Tuesday, August 25, 2009

As much as enjoy watching 'The Real Housewives of Atlanta'...they are hoodratish

Oh boy, the wannabe bourgeois of Metro Atlanta on TV has made a mockery of themselves for sure.  For one, they aren't real housewives because Nene Leakes is the only one that is "housewive" persay to the standards of the show.  However, Lisa Wu-Hartwell is a wive as well, but she is wife that works more outside the home than at home.  The rest of the crew Sheree Whitfield, Kandice "Kandi" Burress (formerly of Xscape), and Kim Zolciak aren't wives at all.  Sheree is a divorcee of Bob Whitfield, formerly of the Atlanta Falcons, so gets a pass since the other Housewives have divorcees on it.  However, Kim is a jumpoff to Lee Najar, a wealth Atlanta area real estate tycoon.  I don't even know why Kandi is on there because she could have just got with BET and her friend and former fellow band-mate of Xscape, Tiny, on that show. 

The Root tells it like it is with their article "Bravo's Southern Discomfort" about how Bravo allowed the behavior that airs show how ignorant some black folks can be.  Then Andy Cohen, Bravo's executive and show producer, has the audacity to say it "offers up a rarely seen look into the lives of "really wealthy black women."  Typical of a white gay man that lives vicariously throught drama while laughing to the bank getting rich off it.  No other Housewives show has a much lack of wealth because 3 of them on the show have either been forced out of their home or foreclosed upon while on there in its two seasons.  Black folks already have it hard in the media because anything associated with the black image is either negative or inadequate via "ghetto" or "poverty", but then you have hoodrat-behavior when they suppose to be wealthy.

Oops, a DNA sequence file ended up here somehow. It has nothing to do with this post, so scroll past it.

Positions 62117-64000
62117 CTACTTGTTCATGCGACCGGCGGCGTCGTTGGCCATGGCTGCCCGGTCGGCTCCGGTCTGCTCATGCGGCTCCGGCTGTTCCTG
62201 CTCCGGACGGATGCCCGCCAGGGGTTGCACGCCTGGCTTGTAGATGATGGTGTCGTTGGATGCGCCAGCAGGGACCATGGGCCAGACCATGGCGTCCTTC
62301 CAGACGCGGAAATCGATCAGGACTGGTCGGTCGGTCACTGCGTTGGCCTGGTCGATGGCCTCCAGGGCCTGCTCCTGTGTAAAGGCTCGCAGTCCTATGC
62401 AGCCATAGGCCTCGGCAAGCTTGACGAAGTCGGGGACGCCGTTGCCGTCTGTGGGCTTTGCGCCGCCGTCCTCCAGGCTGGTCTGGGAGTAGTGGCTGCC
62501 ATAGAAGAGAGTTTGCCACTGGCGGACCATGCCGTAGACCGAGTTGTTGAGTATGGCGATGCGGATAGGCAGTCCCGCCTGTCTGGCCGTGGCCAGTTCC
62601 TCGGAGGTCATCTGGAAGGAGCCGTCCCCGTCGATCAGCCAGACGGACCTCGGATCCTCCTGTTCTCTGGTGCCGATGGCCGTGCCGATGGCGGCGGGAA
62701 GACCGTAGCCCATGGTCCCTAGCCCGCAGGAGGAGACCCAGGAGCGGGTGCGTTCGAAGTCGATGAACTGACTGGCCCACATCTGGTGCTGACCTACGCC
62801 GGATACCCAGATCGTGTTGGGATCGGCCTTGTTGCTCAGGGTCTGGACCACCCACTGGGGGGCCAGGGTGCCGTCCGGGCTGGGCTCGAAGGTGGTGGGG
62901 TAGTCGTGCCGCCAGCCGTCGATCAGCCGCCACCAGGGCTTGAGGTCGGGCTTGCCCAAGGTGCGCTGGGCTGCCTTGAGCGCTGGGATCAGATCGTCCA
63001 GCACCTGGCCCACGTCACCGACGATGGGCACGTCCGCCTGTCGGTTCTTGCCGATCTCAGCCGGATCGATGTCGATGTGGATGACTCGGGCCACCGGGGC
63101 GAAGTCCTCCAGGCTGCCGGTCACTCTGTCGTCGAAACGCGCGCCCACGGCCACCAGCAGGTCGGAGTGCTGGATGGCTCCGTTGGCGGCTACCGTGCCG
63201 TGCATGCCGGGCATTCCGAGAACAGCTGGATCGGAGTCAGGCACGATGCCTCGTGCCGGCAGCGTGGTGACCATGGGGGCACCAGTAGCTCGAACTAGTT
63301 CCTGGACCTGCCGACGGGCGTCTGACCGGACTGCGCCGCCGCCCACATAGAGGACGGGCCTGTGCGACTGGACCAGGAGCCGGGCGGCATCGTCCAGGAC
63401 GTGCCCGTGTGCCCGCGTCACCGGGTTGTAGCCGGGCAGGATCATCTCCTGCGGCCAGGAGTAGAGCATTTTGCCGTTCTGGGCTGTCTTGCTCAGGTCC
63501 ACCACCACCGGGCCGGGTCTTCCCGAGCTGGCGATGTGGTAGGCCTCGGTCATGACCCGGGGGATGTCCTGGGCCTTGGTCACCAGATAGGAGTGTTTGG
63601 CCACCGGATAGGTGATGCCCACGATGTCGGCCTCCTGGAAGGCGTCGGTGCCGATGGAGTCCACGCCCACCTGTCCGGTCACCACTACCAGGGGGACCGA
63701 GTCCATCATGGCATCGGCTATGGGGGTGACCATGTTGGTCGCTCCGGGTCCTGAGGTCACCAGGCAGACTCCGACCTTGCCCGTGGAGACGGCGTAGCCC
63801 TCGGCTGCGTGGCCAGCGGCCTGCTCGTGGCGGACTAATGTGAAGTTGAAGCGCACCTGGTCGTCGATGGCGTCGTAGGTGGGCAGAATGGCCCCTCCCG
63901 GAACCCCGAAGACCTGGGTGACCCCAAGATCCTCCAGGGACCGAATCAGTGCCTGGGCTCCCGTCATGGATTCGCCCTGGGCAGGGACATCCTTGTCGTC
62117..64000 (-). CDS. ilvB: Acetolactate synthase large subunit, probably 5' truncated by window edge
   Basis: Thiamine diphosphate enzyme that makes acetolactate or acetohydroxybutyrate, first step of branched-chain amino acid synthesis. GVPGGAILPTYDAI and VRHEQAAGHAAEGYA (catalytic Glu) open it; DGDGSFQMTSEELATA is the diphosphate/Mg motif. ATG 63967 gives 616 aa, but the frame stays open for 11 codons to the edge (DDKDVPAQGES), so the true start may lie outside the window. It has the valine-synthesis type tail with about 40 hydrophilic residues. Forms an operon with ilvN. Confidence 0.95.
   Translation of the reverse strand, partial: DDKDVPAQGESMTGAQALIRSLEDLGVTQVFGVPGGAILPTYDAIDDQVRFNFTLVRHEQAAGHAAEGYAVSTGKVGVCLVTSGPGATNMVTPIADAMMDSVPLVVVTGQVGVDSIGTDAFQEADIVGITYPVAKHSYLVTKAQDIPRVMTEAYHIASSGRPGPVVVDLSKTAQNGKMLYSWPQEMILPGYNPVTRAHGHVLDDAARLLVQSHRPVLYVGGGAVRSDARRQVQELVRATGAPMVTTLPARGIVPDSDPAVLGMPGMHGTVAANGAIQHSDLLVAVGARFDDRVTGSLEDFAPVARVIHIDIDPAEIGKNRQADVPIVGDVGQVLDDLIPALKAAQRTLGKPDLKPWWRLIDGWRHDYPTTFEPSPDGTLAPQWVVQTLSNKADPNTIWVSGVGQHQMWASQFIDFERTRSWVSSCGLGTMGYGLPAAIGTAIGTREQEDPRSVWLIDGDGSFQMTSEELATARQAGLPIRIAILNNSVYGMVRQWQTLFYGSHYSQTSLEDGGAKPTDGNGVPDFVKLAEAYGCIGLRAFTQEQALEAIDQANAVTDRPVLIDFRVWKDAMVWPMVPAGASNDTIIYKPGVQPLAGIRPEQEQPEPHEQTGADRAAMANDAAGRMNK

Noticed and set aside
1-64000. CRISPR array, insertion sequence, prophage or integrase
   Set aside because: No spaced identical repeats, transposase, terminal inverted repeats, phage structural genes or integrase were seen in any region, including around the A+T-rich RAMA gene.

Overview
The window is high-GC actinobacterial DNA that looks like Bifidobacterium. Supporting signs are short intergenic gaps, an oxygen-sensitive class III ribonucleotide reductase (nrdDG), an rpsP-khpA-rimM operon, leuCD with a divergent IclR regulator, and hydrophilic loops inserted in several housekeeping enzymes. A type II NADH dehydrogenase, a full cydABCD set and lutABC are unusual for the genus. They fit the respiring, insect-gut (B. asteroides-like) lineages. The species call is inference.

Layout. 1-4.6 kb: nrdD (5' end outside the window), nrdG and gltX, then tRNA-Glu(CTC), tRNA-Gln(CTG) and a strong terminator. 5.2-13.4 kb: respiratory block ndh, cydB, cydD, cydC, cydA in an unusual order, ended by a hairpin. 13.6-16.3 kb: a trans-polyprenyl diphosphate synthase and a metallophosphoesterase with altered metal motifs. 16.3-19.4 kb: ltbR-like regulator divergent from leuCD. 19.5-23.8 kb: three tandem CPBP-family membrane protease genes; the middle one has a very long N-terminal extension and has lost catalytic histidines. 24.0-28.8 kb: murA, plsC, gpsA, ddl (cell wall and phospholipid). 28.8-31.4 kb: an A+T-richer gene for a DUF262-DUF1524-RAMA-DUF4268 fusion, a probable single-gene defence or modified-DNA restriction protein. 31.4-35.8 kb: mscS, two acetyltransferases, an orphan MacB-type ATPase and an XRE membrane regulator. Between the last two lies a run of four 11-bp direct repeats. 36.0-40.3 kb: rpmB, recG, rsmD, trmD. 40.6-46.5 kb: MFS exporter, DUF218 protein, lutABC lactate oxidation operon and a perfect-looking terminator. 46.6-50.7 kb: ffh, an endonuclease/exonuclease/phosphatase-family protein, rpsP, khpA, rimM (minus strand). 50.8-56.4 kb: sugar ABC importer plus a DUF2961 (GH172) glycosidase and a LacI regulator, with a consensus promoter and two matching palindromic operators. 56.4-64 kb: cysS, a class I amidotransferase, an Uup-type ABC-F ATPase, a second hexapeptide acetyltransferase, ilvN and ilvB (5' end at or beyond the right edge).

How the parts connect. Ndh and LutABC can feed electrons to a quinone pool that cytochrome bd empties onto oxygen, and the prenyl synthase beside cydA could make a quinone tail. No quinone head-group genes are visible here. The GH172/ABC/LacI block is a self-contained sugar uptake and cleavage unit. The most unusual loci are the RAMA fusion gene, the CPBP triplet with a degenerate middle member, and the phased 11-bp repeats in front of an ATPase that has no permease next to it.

The article's editor, Helena Andrews, said it best when comparing The Real Housewives of Atlanta to the part in the Ralph Emerson novel, The Invisible Man, where the main character had to do a speech before a group of white civics about the advancement of people of color but is told that he must first participate in a "battle royal" boxing match with a group of nine other black boys to take away from the dignity of the speech.  Housewives of Atlanta does exactly that, takes away the diginity of the black upper-class. 

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